Of course, I thought that my post on communism and change was kind of edgy—not to mention my frequent advocacy of atheism and/or nihilism—but apparently such musings neither touch nerves, shatter preconceived notions, nor speak truth to power.

Can it be true that there is nothing dangerous about this blog? Have I remained too scrupulously within the lines of accepted opinion, too conscientiously observed protocols of civility, too gently treated the thoughts and feelings of my contemporaries, even when I found them preposterous, stupid, or atrocious?

I suppose this is possible.

Will I henceforth change my approach?

This, too, is possible.

Am I playing it safe with this post?




God is dead. – Nietzsche
Nietzsche is dead. – God

In America, and apparently some parts of the developing world, it can be very shocking when you tell people that you do not believe in God. Indeed, even among America’s educated classes, you’ll rarely hear an expression of outright atheism (though you will encounter a fair amount of agnosticism).

I asked a friend once why this was and he replied, in effect, that people claim to be agnostic mainly because they are cowards. At first I thought he meant that they, like Pascal, were basically hedging their bets. I mean, what if they’re wrong? Better not to commit either way.

Now I believe that he was pointing instead to their fear of communal opprobrium. Agnostics don’t fear God, after all (if they did, they wouldn’t be agnostics). The only thing they have to fear is Believers.

For my part, I’ve tended to be fairly forthright about my atheism. I do not believe that God exists. At the same time, being of a rather philosophical bent, I’m not entirely comfortable with that manner of expressing things. Why? Well, it all depends on what your definition of “is” is.

You see, we humans tend to have a pretty strong physical bias when it comes to “existence.” When we say that something exists in the course of daily conversation, one can safely assume that we mean “physically” exists. And to the extent that we are particular in questions of fact, we have some fairly rigorous and straightforward standards regarding proof of physical existence.

For example, one should be able to supply fairly precise coordinates of an existing entity’s location in space if one wants to definitively claim that it does indeed exist. One should also be able to specify it’s mass, its physical dimensions, and so on. (In the case of those “objects”—electrons, black holes, photons, etc.—for which precise location or exact mass, among other things, may be difficult to establish, we have mathematical models and experimental procedures that provide a great deal of circumstantial evidence from which existence can be reasonably inferred, if not postively demonstrated.)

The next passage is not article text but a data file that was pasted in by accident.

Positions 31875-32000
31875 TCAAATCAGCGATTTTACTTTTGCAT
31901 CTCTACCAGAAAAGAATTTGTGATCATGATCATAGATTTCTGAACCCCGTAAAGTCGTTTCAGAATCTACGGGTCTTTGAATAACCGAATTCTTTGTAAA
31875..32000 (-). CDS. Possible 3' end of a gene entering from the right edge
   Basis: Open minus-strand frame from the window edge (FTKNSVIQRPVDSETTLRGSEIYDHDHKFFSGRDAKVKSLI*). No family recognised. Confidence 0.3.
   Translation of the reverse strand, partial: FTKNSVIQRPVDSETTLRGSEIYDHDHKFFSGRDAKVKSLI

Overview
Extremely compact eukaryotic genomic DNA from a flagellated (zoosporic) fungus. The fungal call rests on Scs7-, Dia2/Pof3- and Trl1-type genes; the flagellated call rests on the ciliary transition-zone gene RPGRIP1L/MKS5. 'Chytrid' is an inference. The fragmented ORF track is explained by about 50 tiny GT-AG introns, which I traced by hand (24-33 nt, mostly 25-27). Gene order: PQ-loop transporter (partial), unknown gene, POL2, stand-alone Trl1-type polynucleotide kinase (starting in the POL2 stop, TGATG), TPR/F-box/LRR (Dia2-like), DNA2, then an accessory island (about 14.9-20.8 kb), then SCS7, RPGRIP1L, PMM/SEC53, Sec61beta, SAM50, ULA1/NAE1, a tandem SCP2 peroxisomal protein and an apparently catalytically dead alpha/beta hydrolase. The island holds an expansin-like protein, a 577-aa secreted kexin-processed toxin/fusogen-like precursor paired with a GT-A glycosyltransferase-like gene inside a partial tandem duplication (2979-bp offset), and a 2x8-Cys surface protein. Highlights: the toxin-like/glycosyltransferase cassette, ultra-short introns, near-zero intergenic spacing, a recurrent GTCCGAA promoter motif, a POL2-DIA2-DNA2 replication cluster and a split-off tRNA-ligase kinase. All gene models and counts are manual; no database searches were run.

Unfortunately, the existence of God doesn’t lend itself to such procedures and demonstrations. If it is argued that the reason for this is that God does not exist “physically,” then I must respond, “Well, then, in what sense of the word ‘exist’ does God exist if not in the physical sense?”

Read the rest of this entry »

Man against Nature, Nature against God

2381419316_d1b8241e05_m-1Conservative critic Ross Douthat recently took James Cameron and Hollywood to task for rampant pantheist sympathies writing that pantheism “represents a form of religion that even atheists can support.”

While I believe he is mistaken to equate, as he does, pantheism with “nature worship” – the latter being more akin to polytheism or animism and the former meaning literally that God is too be found in the totality of the All, not “just” nature – I do agree that those who seek solace in natural wonders tend to be fairly selective about those parts of the natural world that they find wonderful, failing, for example, to hear the voice of God in cancer’s fatal malignancy or see the face of God in the blue sky’s indifference to atrocities unfolding ‘neath its broad, azure beams.

Though I sense Douthat’s tacit support of the Christian side of the equation, I appreciate that, in his argument against pantheism, he actually grants atheism a kind of tragic nobility:

Religion exists, in part, precisely because humans aren’t at home amid these cruel rhythms. We stand half inside the natural world and half outside it. We’re beasts with self-consciousness, predators with ethics, mortal creatures who yearn for immortality.

This is an agonized position, and if there’s no escape upward — or no God to take on flesh and come among us, as the Christmas story has it — a deeply tragic one.

Personally, what fills me with awe is the age-old human struggle to wrest sense from the senseless and to fashion purpose in the raging forge of entropic impermanence. That these efforts have about them the air of inescapable doom does indeed make them tragic.

That they can also result in moments, even epochs, of beauty, wisdom, freedom, and love, is truly divine.

Image Courtesy of Mark Cummins.